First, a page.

Mother-of-pearl is the hard internal layer of several kinds of shells which serve as the external protective shield of various mollusks.
This material, also known as nacre, is made up by an organic-inorganic composition. It has a nature similar to that of porcelain, with an iridescent white or, off-white hue. It is simultaneously strong and resilient.
Mother-of-pearl was termed as such, because the precious pearls, very well known to all, are extracted from a certain species of shells. The outer coating of pearls, is identical in composition to the inner layer of all the so named mother-of-pearl shells.
Mother-of-pearl, or similar shells, are being fished predominantly either along the Persian gulf coasts, or the shorelines of southeast Asia. The processing of this material has been widely developed in the countries sharing the shores of the above mentioned areas. As a result of the mother-of-pearl crafting tradition there, the production of fantastic artifacts from this material is impressive, both in decoration items, or in accessories for household use.
Humans have been attracted, way back in time, by mother-of-pearl.
The account may begin by the mother-of-pearl ornaments dating from 4500 BC, discovered in the Egyptian Pyramids, and continue with many mother-of-pearl tools and utensils found inside the Minor Minoan palace of ancient Knossos.
Examinations of various excavations that have taken place around many parts of our world, regarding the habits of a variety of peoples, ranging from the prehistoric age up to the historic period, have revealed to us, that they all attributed a special high value to shells having as an internal layer that organic composition, similar to what we now refer to as mother-of-pearl. In particular, we should mention as such peoples, the ancient Sumerians, the natives of pre-Colombus America, as well as the indigenous inhabitants of most of the Pacific ocean islands.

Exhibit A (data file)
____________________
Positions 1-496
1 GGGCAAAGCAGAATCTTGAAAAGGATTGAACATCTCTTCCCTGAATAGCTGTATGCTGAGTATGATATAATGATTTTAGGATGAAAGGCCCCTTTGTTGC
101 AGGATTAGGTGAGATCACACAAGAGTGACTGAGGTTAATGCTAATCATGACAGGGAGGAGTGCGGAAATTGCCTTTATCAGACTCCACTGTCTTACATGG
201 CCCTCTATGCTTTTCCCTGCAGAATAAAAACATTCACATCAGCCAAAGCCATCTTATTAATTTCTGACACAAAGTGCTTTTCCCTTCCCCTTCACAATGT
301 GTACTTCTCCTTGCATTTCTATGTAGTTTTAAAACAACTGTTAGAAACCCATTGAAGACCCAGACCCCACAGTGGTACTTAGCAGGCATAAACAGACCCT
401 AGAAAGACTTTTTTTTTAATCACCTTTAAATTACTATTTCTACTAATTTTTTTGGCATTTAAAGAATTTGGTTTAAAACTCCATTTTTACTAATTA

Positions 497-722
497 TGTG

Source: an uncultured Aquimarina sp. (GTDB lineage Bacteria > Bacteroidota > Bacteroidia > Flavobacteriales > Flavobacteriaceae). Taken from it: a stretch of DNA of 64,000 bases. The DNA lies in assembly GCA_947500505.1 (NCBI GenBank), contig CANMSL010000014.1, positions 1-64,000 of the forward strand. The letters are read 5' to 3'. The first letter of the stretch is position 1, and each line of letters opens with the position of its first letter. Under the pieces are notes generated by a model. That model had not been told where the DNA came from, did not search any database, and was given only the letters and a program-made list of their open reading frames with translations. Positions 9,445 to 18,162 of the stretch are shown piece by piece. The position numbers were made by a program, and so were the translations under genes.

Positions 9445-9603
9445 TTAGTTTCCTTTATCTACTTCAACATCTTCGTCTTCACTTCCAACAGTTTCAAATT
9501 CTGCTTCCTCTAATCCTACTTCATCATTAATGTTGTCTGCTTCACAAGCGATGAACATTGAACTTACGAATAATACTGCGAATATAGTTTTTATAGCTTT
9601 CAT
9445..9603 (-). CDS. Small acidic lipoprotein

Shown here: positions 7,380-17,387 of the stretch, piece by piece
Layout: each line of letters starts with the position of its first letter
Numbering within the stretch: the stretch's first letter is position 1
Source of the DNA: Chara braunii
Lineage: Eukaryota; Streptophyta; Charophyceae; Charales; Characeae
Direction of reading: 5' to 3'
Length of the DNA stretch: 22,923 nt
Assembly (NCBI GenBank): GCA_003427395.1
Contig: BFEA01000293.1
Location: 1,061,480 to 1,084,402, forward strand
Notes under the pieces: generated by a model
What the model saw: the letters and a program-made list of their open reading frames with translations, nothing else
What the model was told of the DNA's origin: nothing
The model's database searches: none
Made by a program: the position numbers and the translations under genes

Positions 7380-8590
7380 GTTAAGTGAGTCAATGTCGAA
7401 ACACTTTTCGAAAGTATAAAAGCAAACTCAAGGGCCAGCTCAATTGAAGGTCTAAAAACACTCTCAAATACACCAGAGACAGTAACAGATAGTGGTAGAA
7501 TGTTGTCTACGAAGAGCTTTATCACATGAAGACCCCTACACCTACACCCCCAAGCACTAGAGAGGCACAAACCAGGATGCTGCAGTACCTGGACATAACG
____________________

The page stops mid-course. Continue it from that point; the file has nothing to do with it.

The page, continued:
When we examine the pre-modern era, focusing on the Ottoman Turks who possessed the southern shores of the Persian gulf, which are abundant in mother-of-pearl shells, we note that they were utilizing various objects and artifacts made from this material, such as, pulpits for their mosques, Koran cases, lecterns, writing desks, window shutters, as well as various other elements appropriate for decorative or architectural uses. Their Greek subdued subjects too, obtained eventually something from this Ottoman melting pot, by applying mother-of-pearl garnishes to their bouzouki and baglamas musical instruments.
During that same period, mother-of-pearl was used widely throughout Europe. It served as supplementary additions to furniture, and internal surfaces of buildings. It was was also turned into remarkable artifacts of purely European finesse, created by various artisans. A few of these may be mentioned, such as jewelry cases, gun or sword holders, spoons, forks, bowls, plates, and various decorative items, or accessories for lounges, dinning rooms, and bedrooms.
However, the reason that mother-of-pearl was widely known among the wealthier class of Europeans were the buttons made from it. During the 17th century, a person who had clothes with mother-of-pearl buttons, was either an aristocrat, or a very rich bourgeois.
Taking into consideration all noted above, it is fair to conclude that in the past, mother-of-pearl was considered being a luxurious material, available exclusively to the rich.
However, luckily enough for us Europeans (including the rest of the Westerners) of our modern era, it is now possible for us to enjoy the lavishness of this commodity, at affordable prices, and with no need for us to be affluent. This has been made possible, because nowadays, their production is fully rationalized, primarily in countries of lower labor costs, resulting simultaneously to low artistic fees.